I know I brag that I wrote a novel in a month last year with two babies under one-year-old, but let me tell you, that is nothing to how I’m going to brag when I drag my sorry pen across the finish line this year. Taking care of an infant (or two) is like living in a Zen Monastery compared to caring for two in the 1.5 range. This year, they talk, they walk, they assert themselves into every moment. Don’t get me wrong; I love it and them and wouldn’t go back (though if I were ten years younger and a lot richer, I’d probably do it again and again). I am, as you might have guessed, rather word-oriented, and to have a long relationship with people who aren’t talking to me is challenging, so I’ve appreciated the bump up in verbal communication. It does not, however, leave me with a lot of time to think. Or any, really.
Last year, I would be nursing, changing diapers, bathing, and at the same time, I would be reading, day-dreaming, plotting my novel’s next turn of events. This year I am charging around the park, agreeing that yes, that is an airplane overhead (Charlie has superears and notices everything that flies by no matter how distant), and yes, that is a kitty cat, and no it won’t hurt you and yes it says meow (or emwo, as Charlie said until recently), and no, you can’t bring your stick into the car but look, look, here’s another toy and plus we are going to sing every possible verse in Old MacDonald Had a Farm and BINGO and LEO (which follows the same pattern but is shorter) and CHARLIE (which is a tongue twister) and on and on.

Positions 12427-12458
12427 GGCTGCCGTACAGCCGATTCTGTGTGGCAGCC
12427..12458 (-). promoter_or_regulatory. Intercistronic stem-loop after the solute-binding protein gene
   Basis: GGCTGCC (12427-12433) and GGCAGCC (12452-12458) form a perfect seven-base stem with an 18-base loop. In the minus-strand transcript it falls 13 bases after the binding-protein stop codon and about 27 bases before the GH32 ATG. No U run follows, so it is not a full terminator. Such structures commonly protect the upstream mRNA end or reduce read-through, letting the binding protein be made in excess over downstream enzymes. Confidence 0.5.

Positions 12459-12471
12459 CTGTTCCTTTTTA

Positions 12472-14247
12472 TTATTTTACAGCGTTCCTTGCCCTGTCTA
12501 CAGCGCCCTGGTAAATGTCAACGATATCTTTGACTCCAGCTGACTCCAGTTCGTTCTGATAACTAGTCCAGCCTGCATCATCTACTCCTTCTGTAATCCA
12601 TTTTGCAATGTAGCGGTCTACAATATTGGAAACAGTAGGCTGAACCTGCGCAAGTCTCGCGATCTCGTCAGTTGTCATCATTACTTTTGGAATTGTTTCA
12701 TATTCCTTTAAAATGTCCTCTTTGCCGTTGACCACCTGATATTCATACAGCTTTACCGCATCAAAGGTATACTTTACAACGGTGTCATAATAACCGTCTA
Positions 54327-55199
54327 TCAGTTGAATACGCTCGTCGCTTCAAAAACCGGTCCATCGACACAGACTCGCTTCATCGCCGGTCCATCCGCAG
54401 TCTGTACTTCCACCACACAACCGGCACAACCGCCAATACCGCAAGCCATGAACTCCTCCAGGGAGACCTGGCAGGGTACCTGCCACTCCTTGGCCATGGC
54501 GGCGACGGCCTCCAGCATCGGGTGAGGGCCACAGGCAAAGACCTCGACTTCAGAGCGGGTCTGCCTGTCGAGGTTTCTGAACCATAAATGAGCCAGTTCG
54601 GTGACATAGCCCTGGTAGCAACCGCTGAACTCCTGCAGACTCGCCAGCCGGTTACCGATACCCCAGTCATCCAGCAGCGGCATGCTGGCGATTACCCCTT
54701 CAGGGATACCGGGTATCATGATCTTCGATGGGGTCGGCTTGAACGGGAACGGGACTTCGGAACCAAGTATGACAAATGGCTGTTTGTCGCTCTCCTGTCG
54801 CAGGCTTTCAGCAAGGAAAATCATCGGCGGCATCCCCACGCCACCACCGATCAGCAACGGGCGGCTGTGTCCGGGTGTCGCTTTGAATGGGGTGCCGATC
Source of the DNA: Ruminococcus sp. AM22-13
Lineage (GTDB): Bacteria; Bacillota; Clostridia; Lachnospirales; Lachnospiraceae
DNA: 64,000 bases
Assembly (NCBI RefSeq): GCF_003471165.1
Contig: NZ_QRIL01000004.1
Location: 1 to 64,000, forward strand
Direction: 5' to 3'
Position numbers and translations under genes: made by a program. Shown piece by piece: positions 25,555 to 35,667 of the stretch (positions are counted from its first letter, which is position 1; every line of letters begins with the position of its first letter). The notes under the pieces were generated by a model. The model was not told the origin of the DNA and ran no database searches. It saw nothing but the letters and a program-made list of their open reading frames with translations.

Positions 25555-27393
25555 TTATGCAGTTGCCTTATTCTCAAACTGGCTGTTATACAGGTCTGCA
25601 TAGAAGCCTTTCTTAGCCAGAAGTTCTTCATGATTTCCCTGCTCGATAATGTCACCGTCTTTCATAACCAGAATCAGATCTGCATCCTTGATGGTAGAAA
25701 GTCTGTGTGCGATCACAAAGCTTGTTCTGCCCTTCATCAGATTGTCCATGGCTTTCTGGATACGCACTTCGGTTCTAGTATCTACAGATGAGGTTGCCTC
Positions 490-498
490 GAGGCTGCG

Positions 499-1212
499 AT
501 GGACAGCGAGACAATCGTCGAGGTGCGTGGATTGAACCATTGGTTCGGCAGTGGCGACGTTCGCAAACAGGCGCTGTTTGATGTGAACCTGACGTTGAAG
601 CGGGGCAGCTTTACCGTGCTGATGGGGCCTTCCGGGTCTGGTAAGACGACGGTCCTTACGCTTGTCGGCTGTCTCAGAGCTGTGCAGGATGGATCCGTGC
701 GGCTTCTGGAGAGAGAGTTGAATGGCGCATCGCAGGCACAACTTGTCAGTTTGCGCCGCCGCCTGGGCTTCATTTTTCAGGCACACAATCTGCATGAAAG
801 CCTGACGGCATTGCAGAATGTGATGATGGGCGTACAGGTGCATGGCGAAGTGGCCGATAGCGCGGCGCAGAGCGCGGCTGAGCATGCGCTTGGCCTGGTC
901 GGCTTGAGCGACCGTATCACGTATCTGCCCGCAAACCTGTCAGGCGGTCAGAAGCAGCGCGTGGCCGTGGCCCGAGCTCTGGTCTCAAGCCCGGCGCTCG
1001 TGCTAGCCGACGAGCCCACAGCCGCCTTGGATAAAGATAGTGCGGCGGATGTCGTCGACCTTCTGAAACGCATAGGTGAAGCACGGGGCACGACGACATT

This is fun, but it is not contemplative. That has meant that this month I arrive at 8 p.m. with everyone asleep and the kitchen interacted with enough to hold the health inspector at bay, and I sit down and look at my novel and it’s as if we have never met before. And not in a fun way. Not in a “I am well-rested and just curious to get to know you” way. More in a “what are you doing in my house and how can I get on with it and go to bed?” way.
As I told my fabulous friend Judith, who whizzed through town this week and was kind enough to drag herself and her Zach to the Y to hang out with my family, I am so domestic, I am feral. What I mean is, I am so locked inside the time-pressured, time-packed world of my life, that I am not really interacting with the world. Friends? Phone calls? What are those?
This is not, however, to be a litany of complaint. Well, not only. First of all, I want to inspire all of you who perhaps have not (or not yet) taken up the particular joys and challenges of having children. If I could have bottled what I’ve learned about the value of time and taken it before I had kids, I really do not know what could have stopped me. The pressure of forward momentum that has built up in me in immense, and yet when I had very little blocking that forward momentum, I have to say I was not more productive. Probably less so.